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New Ohio Residency Requirements for Individual Income Tax

On December 19th Governor Kasich signed HB 494 into law, which changes Ohio’s residence requirements for Ohio income tax purposes. The new law impacts the so-called “snowbird rules,” which determine whether or not part-time residents of Ohio are required to pay Ohio income tax. The bill amends Ohio Revised Code §5747.24 with an effective date of March 23, 2015. For tax purposes the change impacts all tax years from 2015 onward. Essentially, the new law increases the number of months a person with a permanent residence outside of Ohio can spend in Ohio, and still not be considered an Ohio resident, from six to seven months.

Importance of Residency Status

The new law makes it easier to not be considered an Ohio resident (i.e., not subject to Ohio income tax). This is significant as an Ohio resident is required to pay income tax on their income earned anywhere in the world (with credits for taxes paid in other jurisdictions). A nonresident, on the other hand, only pays Ohio income tax on income earned or received in Ohio. With Ohio having a top income tax bracket of 5.421% and Florida not having any state income tax, being classified as a non-resident can amount to significant tax savings for a person with a home in Florida (or another state with no or lower income tax).

How is Residency Determined

Our law determines whether an individual is a “resident” based on “domicile.” Under §5747.24, domicile is determined by a so called “bright-line” test. The test involves tracking the number of “contact periods” an individual has with Ohio in any given taxable year (typically a calendar year). One contact period occurs when an individual is away from their primary residence and is in Ohio when the clock goes from 11:59pm to 12:01am. Essentially it is a test of the number of nights spent in Ohio. It is a common misconception that one should count the number of days in Ohio. In fact a person could fly into Ohio for a meeting and out the same day and not have a contact period with Ohio.

Residency: 2007-2014

Under the previous version of §5747.24 an individual with 182 or fewer contact periods during a taxable year and an abode outside of Ohio for the entire year was conclusively presumed not to be domiciled in Ohio. Likewise, an individual was presumed to be domiciled in Ohio if they had 183 or more contact periods with Ohio. The old law required an individual to complete Ohio Tax Form IT DA-NM on an annual basis verifying the individual was not a resident and indicating their permanent abode. Failure to file that form created a presumption of domicile in Ohio.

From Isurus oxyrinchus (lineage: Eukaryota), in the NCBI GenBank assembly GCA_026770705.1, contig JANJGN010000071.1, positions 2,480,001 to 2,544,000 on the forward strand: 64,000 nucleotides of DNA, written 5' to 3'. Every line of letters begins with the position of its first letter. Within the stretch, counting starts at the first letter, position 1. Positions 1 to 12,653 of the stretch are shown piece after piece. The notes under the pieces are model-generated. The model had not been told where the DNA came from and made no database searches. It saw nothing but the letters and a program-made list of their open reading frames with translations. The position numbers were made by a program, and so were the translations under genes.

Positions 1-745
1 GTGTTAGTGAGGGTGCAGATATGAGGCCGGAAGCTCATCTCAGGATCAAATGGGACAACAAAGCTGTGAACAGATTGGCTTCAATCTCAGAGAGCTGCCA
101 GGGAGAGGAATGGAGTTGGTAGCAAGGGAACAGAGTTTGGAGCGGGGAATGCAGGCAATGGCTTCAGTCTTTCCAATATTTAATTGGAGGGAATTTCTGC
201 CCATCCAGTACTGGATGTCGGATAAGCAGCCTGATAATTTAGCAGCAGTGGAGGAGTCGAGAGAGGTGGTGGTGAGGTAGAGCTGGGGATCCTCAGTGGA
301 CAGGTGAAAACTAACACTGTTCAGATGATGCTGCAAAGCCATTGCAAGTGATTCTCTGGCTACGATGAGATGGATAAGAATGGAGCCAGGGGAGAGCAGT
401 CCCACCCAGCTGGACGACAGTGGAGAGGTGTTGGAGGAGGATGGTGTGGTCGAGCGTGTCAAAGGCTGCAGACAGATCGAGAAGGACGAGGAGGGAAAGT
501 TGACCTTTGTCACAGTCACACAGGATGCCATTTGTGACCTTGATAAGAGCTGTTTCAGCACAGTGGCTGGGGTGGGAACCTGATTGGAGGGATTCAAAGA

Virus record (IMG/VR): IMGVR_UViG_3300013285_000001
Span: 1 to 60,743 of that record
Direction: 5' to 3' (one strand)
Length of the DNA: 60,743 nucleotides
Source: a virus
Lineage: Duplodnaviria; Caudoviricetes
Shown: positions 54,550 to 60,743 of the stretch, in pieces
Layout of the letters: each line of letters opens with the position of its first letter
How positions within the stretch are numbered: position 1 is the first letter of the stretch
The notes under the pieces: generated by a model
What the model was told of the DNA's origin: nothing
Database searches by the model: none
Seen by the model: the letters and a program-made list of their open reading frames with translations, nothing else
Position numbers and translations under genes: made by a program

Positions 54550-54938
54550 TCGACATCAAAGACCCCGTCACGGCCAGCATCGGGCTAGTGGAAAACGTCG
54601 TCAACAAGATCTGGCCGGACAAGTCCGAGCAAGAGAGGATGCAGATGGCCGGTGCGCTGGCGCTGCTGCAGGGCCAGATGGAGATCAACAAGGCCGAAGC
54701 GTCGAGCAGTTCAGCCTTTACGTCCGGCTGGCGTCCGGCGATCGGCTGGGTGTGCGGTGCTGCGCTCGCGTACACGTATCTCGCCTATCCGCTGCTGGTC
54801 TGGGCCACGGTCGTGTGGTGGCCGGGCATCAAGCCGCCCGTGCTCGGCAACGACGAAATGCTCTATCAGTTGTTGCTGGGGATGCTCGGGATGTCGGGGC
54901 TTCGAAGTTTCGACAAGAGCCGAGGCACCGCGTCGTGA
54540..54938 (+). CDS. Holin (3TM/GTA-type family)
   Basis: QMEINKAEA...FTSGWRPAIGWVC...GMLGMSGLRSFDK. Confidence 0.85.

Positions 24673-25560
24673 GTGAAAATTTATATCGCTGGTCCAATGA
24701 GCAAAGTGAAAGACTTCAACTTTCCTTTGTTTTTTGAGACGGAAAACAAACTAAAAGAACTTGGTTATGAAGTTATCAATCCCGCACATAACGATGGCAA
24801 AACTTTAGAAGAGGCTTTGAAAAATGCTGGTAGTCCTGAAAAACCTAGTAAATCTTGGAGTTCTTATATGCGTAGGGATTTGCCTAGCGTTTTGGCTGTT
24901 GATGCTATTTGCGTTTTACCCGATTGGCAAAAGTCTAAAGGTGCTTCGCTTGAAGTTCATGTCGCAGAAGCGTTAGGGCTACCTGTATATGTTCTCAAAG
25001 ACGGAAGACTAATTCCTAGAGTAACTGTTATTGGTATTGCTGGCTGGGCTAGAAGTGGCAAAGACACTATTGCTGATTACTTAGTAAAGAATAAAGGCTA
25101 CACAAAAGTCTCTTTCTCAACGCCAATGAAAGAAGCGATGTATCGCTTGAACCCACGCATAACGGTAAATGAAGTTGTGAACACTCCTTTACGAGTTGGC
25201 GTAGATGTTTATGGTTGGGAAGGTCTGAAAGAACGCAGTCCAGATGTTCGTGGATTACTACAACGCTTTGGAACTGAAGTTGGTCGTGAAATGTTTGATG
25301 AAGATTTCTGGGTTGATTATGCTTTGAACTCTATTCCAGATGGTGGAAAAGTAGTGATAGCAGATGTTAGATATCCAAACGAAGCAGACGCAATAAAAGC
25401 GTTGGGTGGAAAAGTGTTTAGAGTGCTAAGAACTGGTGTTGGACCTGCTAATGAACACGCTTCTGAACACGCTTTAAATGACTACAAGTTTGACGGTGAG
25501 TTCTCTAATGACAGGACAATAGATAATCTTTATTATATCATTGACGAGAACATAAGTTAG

New Law: Residency in 2015 and Beyond

The new law increases the number of contacts an individual can have and still be presumed not to be domiciled in Ohio for income tax purposes from 182 to 212. As a result, in order for there to be a presumption that an individual is domiciled in Ohio that individual must have 213 or more contact periods. The new law still requires an annual filing of Ohio Tax Form IT DA-NM. The form for taxable year 2014 was released in January of 2015 and the form for taxable year 2015 is not yet available on the Ohio Department of Taxation website.


Snowbirds and other part-time Ohioans can now spend an additional month in the buckeye state while maintaining a presumption of non-residency for Ohio income tax purposes. For individuals wishing to establish Ohio non-residency there are certain strategies and actions that can be taken to help bolster a case for non-residency. Only certain evidence will be considered by the Tax Commissioner during an audit. There are also several best practices that should be maintained for part-time residents seeking to avoid paying Ohio income tax on income not earned or received in Ohio.

For More Information

If you would like to learn more about establishing non-residency to avoid paying Ohio income tax on non-Ohio income please contact one of the members of the Family Wealth Planning group at Carlile Patchen & Murphy.